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Will The Housing Crisis Win The Election?

Will The Housing Crisis Win The Election?

The Politics Of Housing

It is still generally acknowledged by all political parties that there is a housing shortage in the UK, and each political party wants to offer the public alternative methods of tackling the problem in an attempt to win electoral favour.

Most political parties see the housing crisis in the UK as a possible election winning issue and each party’s election manifesto promises the general public many things, including further private rented sector (PRS) reforms and the introduction of additional legislation. There isn’t much offered by any political party for landlords, except for the promise to put an end to the private rental sector.

A recent survey by Ipsos MORI research published in January 2015 discovered a confusing conundrum, in that:

  • 75% of the public agree that there is a housing crisis in the UK
  • 48% of the public disagree there is a housing crisis in their locality

The publication of each political party’s election manifesto is intended to give the public a clearer indication of the housing priorities of the UK’s next parliament.

However, despite claims of a housing shortage nationally there are still some UK regions that have large proportions of derelict and abandoned properties, many still in a habitable condition.

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Government Funding To Boost Shared Tenancies For Homeless

Government Funding To Boost Shared Tenancies For Homeless

£1 million Government funding boosts rental options for single homeless people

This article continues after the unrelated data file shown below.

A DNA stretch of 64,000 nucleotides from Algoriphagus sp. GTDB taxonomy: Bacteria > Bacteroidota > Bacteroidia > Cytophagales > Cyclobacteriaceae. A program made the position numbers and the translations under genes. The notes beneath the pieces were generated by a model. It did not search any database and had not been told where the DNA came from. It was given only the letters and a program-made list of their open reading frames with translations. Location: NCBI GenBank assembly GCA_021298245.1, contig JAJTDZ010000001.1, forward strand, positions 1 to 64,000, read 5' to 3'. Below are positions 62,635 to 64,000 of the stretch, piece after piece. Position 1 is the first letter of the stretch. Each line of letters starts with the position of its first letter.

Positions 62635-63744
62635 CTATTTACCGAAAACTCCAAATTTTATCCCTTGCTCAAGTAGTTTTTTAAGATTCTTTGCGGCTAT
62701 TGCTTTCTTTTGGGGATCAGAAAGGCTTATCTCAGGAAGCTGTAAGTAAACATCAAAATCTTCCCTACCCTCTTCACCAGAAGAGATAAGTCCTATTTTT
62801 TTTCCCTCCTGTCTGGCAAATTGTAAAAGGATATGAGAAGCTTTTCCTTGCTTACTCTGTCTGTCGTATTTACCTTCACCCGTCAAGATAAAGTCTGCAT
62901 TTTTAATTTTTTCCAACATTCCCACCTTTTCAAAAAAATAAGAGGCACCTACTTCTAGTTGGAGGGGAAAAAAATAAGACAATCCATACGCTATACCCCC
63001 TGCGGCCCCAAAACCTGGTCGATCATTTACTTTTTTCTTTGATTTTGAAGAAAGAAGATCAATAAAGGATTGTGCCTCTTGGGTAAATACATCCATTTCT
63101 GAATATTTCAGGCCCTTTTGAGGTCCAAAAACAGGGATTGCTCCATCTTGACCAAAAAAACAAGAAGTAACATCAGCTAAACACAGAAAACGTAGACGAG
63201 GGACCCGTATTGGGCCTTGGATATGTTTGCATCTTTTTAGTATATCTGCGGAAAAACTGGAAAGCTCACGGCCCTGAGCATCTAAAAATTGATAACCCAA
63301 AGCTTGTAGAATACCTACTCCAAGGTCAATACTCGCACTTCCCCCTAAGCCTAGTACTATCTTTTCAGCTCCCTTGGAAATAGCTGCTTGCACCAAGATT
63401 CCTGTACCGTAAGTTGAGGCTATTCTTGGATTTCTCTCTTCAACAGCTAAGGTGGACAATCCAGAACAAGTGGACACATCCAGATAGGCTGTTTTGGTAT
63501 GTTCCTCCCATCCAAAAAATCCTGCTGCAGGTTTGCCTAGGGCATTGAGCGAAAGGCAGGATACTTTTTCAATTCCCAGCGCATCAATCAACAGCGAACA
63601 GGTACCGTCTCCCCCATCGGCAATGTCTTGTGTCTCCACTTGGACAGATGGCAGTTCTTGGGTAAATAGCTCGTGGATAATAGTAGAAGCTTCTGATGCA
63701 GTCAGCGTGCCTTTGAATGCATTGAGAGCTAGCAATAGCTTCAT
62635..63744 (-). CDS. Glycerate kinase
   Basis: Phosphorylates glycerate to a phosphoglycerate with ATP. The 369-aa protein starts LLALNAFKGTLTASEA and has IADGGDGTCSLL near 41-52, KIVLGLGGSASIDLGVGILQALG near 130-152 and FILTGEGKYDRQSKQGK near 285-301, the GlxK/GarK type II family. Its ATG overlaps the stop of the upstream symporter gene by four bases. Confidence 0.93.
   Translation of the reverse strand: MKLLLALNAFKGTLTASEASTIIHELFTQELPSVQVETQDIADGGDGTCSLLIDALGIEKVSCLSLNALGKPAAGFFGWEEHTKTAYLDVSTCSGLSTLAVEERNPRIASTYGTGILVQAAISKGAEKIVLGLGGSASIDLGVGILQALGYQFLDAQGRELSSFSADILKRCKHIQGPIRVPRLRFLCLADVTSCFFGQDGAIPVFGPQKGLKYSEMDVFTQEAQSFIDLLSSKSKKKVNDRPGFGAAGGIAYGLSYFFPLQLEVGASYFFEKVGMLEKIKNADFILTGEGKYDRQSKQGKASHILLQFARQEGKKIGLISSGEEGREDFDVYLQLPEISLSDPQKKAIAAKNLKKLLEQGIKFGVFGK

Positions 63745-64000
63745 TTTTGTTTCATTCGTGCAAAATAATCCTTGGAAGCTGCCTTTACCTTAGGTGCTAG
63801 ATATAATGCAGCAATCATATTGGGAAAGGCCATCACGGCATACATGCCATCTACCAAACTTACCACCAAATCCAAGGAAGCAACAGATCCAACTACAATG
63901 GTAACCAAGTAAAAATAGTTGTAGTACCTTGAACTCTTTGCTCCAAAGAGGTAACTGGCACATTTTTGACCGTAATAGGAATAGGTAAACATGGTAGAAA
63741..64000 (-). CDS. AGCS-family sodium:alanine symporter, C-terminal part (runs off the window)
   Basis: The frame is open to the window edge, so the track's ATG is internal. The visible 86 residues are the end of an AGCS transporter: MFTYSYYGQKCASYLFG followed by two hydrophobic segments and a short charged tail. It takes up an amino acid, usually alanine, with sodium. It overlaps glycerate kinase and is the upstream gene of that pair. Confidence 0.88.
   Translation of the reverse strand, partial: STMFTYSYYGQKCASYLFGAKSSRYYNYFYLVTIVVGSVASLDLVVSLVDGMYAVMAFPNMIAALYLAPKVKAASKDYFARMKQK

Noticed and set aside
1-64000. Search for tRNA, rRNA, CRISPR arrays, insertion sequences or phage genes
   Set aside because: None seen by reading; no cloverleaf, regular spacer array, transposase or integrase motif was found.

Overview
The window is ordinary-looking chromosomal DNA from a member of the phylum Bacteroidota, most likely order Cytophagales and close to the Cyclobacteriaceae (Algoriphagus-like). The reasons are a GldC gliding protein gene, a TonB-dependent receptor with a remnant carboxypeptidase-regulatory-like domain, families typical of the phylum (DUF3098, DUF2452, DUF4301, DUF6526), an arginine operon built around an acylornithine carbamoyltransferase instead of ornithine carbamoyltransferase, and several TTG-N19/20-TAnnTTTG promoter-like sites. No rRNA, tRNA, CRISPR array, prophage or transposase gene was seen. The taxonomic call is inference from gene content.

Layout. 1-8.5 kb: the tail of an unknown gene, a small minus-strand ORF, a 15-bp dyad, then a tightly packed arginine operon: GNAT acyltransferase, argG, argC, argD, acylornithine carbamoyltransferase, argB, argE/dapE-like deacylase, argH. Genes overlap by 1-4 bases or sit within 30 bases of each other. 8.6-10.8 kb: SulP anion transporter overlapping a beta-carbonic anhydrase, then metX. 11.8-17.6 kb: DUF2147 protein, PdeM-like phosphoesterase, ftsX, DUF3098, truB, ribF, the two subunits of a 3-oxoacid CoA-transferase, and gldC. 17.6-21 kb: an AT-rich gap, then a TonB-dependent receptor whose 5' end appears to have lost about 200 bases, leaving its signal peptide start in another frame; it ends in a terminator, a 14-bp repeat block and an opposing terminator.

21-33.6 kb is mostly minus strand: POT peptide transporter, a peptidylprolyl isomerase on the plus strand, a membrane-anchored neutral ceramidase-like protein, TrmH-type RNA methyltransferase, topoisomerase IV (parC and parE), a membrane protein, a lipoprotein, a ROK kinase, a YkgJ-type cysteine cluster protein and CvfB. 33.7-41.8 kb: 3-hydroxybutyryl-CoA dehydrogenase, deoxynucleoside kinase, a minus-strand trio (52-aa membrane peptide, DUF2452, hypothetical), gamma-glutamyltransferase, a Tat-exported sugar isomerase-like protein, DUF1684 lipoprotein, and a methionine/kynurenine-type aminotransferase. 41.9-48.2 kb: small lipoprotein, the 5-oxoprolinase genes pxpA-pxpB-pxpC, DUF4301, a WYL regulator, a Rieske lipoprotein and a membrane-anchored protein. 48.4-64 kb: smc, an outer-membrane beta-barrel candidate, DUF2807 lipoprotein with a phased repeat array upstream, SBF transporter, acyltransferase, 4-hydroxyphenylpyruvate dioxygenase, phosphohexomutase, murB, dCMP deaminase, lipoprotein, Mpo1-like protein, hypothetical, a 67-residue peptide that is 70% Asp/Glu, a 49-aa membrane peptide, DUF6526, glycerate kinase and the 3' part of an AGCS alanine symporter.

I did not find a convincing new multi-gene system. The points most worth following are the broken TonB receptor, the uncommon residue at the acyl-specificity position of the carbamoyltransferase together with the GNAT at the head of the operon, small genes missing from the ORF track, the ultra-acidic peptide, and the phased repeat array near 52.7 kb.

This week, Communities Minister Don Foster announced a cash boost of up to £1 Million (GBP) to support single homeless people providing access to shared tenancies within the UK private rental sector.

The funding is intended to help homeless people to find a safe and secure home in shared accommodation or Houses of Multiple Occupation (HMO’s) in private rented sector (PRS) properties.

Mr Foster allocated up to £800,000 (GBP) for homelessness charity Crisis to fund schemes to set up new shared tenancies for single homeless people within the UK’s private rented sector.

The minister also announced a further £230,000 (GBP) for the charity to continue its Private Rented Sector Access Programme, which works with local landlords to help vulnerable people find the homes they need in privately rented accommodation.

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Property Owners In Flood Risk Areas Fear Worst

Property Owners In Flood Risk Areas Fear Worst

With flood alerts and warnings still in place in some parts of the UK, the Association Of British Insurers (ABI) has warned that up to 250,000 residential homes and commercial properties could be left without flood insurance.

The ABI has claimed that it had already reached a crisis point in its talks with the government over replacing an agreement which would ensure that all households in area at high-risk of flooding could still secure some degree of flood insurance. However that was before last week’s heavy rain.

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70% Rise in Tenant Evictions over last 3 years

70% rise in Tenant Evictions over 3 years

The Residential Landlords Association (RLA) and homless charity Crisis say that UK court orders to evict defaulting tenants in the Private Rental Sector have risen by more than 70% over the past 3 years.